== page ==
A painting competition was held in which students of various schools took part.

Project Scientist of the Punjab State Science Council, Sector 26, Chandigarh, Reema was the chief guest. She along with village sarpanch Jaspal Singh and children planted saplings of trees with medicinal value on the school premises and in the village park.

WWF’s regional education officer Ajay Dhiman delivered a lecture to children on the value of medicinal plants.

Eco-friendly pencils, prizes and food packets were distributed among the children of the village.

Results of the painting competition: Group I (age 4 to 8): Jaswinder (Government High School, Dera Bassi) - I; Ashpreet (Sai Grace Public School) - II; Sarabjeet (Strawberry School, Baltana) - III.

Group II (age 9 to 14): Jaswinder (Government High School) - I; Vimal (Lord Mahavir Jain School) - II; Puneet Sehgal (Kendriya Vidyalaya, 
Chandigarh) - III.



Common prospectus for 4 govt colleges
Our Correspondent

Chandigarh, June 4
The four city Government Colleges — Government College for girls, Sector 11, (GCG-11) Government College, Sector 11, (GC-11) Government College for Girls, Sector 42 (GCG-42) and Government College, Sector 46 (GC-46)- have rationalised their fee structure. From the forthcoming session the students would have to pay the same amount of fee, irrespective of the government college that they got admission in.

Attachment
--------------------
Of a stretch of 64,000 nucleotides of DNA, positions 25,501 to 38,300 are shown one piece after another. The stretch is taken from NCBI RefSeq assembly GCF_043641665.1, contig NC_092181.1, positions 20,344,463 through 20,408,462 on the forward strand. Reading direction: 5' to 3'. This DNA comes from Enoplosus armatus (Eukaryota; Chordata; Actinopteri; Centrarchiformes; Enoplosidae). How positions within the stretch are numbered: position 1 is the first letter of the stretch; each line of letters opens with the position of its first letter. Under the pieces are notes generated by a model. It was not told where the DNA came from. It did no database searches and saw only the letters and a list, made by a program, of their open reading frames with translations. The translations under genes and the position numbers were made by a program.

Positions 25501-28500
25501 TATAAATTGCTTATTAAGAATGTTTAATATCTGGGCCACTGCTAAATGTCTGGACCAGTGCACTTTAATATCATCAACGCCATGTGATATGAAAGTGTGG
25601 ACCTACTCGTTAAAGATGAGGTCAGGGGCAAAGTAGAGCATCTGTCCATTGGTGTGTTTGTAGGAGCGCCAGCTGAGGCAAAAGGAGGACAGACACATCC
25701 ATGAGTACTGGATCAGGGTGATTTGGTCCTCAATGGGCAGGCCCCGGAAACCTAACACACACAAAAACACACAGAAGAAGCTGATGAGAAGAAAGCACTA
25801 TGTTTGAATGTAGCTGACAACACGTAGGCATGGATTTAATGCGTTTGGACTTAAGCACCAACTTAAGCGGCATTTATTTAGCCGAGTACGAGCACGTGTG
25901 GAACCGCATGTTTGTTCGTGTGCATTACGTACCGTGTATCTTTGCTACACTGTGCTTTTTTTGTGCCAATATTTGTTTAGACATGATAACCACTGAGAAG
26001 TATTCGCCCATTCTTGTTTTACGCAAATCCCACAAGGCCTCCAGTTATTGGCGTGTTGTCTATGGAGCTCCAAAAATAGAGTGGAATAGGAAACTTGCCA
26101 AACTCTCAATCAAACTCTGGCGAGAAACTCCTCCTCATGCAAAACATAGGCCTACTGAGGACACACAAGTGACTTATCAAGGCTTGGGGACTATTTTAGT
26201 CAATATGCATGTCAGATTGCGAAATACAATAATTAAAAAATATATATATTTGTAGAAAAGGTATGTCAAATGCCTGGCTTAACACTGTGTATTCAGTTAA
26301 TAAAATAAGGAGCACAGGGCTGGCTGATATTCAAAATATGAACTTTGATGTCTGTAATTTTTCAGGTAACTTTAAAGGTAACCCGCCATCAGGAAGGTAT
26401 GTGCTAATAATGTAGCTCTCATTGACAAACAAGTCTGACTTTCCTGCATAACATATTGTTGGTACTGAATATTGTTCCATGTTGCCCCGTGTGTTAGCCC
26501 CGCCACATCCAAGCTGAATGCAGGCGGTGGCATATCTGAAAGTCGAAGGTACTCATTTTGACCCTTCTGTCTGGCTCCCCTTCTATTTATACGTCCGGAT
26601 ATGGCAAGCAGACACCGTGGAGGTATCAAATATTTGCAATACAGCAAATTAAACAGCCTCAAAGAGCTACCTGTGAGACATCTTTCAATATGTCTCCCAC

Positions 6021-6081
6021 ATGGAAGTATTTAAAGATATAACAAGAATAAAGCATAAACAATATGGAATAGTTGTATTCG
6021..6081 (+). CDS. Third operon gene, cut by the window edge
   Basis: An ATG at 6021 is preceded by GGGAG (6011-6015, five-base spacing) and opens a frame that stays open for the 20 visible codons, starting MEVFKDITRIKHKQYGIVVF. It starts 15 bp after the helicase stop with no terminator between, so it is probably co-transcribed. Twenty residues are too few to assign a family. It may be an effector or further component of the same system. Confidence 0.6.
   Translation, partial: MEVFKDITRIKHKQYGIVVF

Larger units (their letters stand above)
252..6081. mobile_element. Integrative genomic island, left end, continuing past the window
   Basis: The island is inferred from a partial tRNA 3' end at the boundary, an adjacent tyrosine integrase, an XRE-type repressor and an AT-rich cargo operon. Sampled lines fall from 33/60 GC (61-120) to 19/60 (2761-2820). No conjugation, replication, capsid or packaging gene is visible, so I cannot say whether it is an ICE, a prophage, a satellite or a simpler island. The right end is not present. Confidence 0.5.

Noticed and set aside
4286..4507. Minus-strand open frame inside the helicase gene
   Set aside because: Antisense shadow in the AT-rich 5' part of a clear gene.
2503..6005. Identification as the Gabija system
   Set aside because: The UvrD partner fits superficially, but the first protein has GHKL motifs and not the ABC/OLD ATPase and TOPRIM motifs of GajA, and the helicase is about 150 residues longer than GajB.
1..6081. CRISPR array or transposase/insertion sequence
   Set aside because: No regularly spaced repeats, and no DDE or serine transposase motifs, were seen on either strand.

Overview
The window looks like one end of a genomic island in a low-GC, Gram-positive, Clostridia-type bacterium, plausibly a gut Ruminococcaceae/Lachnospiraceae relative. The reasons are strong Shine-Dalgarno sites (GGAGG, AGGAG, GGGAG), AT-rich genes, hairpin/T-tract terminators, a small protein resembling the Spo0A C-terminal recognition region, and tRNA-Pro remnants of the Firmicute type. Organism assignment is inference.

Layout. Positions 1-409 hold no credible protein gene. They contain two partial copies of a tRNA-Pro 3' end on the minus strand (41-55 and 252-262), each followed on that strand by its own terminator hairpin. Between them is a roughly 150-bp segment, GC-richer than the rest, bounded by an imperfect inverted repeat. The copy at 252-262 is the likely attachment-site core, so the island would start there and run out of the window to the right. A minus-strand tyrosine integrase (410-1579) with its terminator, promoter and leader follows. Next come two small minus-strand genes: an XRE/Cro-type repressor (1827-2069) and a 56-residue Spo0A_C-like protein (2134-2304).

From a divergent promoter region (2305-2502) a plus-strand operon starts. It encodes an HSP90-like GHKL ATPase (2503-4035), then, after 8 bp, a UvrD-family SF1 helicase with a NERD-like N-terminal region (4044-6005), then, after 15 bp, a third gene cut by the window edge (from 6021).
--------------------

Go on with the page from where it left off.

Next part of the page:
The fee rationalisation follows the common prospectus (costing Rs 50) for four colleges, which was started by the UT Education Department three years ago.

Also the duration of lectures had been extended from 45 minutes to one hour from this session.

Though the prospectus could be obtained from any of these colleges but the form would have to be submitted in that college where the student was seeking admission.

For the first time semester system had been introduced in the M Sc (IT) in GC-11 and GC-46. The GC-46 had introduced M Sc course from this year only.

Prospectus would be available from June 6. Form can be down loaded from www.chandigarh.nic.in

Last date of submission: GC Sector 11: June 24, GCG, Sector 11: June 29, GCG, Sector 42: June 24, GC, Sector 46: June 24.

Fee Structure:
  • B A I 6465
  • B A II 5370
  • B A III 5405
  • B Sc I (Medical) 8205
  • B Sc II (Medical) 7110
  • B Sc III (Medical) 7145
  • B Sc I (Non-Med) 7725
  • B Sc II (Non-Med) 6630
  • B Sc III (Non-Med) 6665
  • BCA I 21,465
  • BCA II 21,095
  • BCA III 21,130



College Call
Range of new courses at DAV-10
Neelam Sharma
Tribune News Service

Chandigarh, June 4
Traditionally a boy’s college, the gender tag has become a misnomer for DAV College, Sector 10. After opening its gates for girls in B.Sc medical and non-medical last year, the college makes way for accommodating more girl students as it is going to start as many as eight co-ed postgraduate courses from 2005-06. The college does not shun away from boasting that it offers maximum courses at the MA level.

The college is offering 40 seats each in MA Zoology, Mathematics, Chemistry, Sociology, Psychology and Public Administration from this session. Admissions will be on the basis of merit.